'America's president seems to have bought the argument that the US should not be a hyperpower. With that, its competitors will gladly fill the void'
In 1999, as America prepared to enter the new century, French leaders decried its rising status as a “hyperpower”. A hyperpower, explained then French foreign minister Hubert Védrine, is one that is so dominant in all spheres, that there is no counterbalance. For Védrine and his colleagues that was a problem. As the New York Times reported in May 1999, “The remarks were in line with recent attempts by President Jacques Chirac, Prime Minister Lionel Jospin and Mr Védrine to draw attention to what France now calls American unilateralism, and to attract other countries to the idea of counteracting it through French-led multilateral initiatives.”
Thanks to Védrine’s successor, Dominique de Villepin, and his efforts on behalf of President Chirac to shield Saddam Hussein from American unilateralism in the run-up to the 2003 Iraq War, French anti-Americanism became legendary, earning both fame and scorn in the early days of George W. Bush’s presidency.
Historians will debate, no doubt, whether America ever was a hyperpower or just the cause of envy for an inflated French ego. Right now, it appears though that France’s desire to see a balance to American influence has succeeded. However, it is hard to argue that this aspiration has yielded a better world than the one supposedly dominated and policed by America.
One does not need to wait for historians to know that even at the height of its power in the days that followed the end of the Cold War, America did not rule the world the way other hyperpowers of the past did. Védrine mentioned the Persian, the Ottoman and the British empires, among other terms of historical reference; yet America achieved new heights of power while displaying more restraint towards its adversaries and more magnanimity towards its clients.
America was also much more aloof and restrained than the French quip about l’hyperpuissance suggests. America failed to stop genocides in our time — think of Rwanda or Sudan. It walked away from crises it could not understand, let alone solve — think of Somalia. It misunderstood old enemies — think of North Korea. But its unchallenged supremacy was unquestionable when the French objected. And where America chose to act, it did make a difference. The Balkans would not be at peace today had it not been for America’s hyperpower. Multilateralism there, by contrast, only produced deadlock and supervised crimes against humanity.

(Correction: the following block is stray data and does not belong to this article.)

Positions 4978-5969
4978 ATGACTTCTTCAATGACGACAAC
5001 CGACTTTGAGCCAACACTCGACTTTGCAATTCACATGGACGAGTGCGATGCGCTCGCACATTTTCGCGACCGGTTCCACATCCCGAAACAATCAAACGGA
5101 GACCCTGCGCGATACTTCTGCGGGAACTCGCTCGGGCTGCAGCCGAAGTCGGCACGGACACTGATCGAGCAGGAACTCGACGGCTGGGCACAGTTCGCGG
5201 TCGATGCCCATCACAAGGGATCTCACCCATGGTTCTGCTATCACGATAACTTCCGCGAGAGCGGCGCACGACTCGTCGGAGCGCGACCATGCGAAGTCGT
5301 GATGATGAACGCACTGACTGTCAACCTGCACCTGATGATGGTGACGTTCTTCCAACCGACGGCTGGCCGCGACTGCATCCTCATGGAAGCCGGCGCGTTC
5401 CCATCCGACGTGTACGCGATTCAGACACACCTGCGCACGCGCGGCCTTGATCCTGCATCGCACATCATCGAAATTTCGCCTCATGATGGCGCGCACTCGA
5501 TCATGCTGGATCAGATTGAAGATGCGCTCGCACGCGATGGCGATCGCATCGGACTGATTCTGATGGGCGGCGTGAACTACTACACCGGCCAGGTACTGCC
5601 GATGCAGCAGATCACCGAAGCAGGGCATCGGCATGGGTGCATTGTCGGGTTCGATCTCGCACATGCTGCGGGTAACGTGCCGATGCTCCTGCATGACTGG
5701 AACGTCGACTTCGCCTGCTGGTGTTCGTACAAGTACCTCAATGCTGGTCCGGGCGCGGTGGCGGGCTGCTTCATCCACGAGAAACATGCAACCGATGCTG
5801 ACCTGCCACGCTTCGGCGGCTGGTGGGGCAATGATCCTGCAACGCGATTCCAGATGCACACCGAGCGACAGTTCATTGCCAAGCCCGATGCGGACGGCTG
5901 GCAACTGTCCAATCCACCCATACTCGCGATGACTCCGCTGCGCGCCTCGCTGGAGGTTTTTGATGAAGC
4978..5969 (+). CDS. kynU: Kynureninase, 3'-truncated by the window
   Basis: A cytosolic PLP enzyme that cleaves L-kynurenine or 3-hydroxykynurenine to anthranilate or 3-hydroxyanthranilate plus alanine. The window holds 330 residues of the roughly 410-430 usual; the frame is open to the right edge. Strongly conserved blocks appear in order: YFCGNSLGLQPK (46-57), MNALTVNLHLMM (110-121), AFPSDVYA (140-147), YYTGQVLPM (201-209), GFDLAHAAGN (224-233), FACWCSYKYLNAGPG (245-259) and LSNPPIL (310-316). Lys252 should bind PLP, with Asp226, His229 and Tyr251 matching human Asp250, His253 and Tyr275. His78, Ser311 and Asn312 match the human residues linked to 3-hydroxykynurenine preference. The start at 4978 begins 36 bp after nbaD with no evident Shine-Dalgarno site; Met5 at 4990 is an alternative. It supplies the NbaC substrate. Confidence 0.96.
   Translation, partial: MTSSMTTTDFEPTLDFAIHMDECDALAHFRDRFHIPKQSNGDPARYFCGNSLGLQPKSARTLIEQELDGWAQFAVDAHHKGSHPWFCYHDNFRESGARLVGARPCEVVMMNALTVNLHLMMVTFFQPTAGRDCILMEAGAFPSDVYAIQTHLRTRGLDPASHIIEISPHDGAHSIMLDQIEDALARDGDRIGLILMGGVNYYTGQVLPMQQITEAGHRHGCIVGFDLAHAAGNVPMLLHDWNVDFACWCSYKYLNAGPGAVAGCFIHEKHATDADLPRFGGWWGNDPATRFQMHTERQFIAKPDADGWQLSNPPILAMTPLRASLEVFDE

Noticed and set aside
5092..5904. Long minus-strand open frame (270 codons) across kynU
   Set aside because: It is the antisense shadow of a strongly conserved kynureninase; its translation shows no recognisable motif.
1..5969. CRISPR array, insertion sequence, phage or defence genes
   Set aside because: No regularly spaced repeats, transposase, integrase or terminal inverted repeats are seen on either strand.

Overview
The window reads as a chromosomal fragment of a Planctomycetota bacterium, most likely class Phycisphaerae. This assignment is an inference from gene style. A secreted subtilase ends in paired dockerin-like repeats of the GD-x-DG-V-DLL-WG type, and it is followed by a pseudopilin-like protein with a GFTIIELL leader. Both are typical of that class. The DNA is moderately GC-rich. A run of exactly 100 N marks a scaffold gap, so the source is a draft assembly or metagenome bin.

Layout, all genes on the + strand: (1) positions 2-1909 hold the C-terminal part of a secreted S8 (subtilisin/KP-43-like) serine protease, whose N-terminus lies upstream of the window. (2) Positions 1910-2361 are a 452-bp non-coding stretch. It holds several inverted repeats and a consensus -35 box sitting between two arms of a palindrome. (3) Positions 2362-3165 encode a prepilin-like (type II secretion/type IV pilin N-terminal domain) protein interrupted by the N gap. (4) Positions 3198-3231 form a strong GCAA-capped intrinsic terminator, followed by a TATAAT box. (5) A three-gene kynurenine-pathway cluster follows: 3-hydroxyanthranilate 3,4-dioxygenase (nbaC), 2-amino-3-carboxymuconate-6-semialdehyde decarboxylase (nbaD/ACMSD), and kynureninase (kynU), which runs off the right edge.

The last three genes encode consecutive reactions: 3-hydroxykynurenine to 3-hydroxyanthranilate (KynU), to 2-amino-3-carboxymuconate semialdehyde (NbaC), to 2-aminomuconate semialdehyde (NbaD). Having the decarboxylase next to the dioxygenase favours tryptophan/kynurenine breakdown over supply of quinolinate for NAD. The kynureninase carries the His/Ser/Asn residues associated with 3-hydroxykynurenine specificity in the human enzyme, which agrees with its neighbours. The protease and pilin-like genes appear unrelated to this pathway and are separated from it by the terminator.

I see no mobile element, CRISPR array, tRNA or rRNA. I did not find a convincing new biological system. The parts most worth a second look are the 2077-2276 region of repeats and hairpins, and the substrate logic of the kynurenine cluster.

But the days of American hyperpower seem to have morphed into the days of American impotence. Those who longed for America’s power to be checked should beware of what they wished for. With revolutions shaking the Middle East, America will at most “lead from behind”, code for the abdication of America’s leadership even at the price of inaction. When Sudan launches another round of its war of extermination against its largely defenceless neighbour, South Sudan, America will not even supply anti-aircraft guns, to say nothing of some rhetorical succour, which costs little. After nearly 16 months of ferocious government repression in Syria, America is behind — and not even leading — the ineffectual international efforts to solve the crisis. The result is horrific civilian casualties and the very possible survival of the Syrian regime which is inflicting them. In both cases, America’s eclipse is counterbalanced by the rise of new powers who fill the void. They are not as benign.
This is the meaning of putting a check on the hyperpower, and the world of 2012 looks infinitely more dangerous as a consequence of declining expectations that America will intervene to solve crises.
In the past, America’s military umbrella did not always open to protect struggling nations at the four corners of the earth. America did not always intervene; even when it did it sometimes happened late in the game and it was not always the best course of action. But it often made the difference. Its rhetoric of freedom offered hope to those under the boot of tyrants. And its record gave the impression that America might act on its words. Besides, the knowledge that America’s aircraft carriers might be around the corner gave pause to those wishing ill upon its allies and friends.
That is no longer the case. America has disengaged. Its president seems to have bought Védrine’s argument. And with that, America’s competitors will gladly take its place. Their contempt for America is worse than their fear, because unlike their fear it feeds on America’s weakness. They will reshape the world in their own image, unless America stops them.
A world at peace needs an American gendarme. The US’s temporary retreat has left a sense that troubles will now fester and solutions may turn out to be worse than the problems — think of Russia bailing out Greece, Bashar al-Assad remaining in power in Syria, or Iran getting nuclear weapons. It is not a pretty picture.
And probably not one that even Hubert Védrine would subscribe to today.
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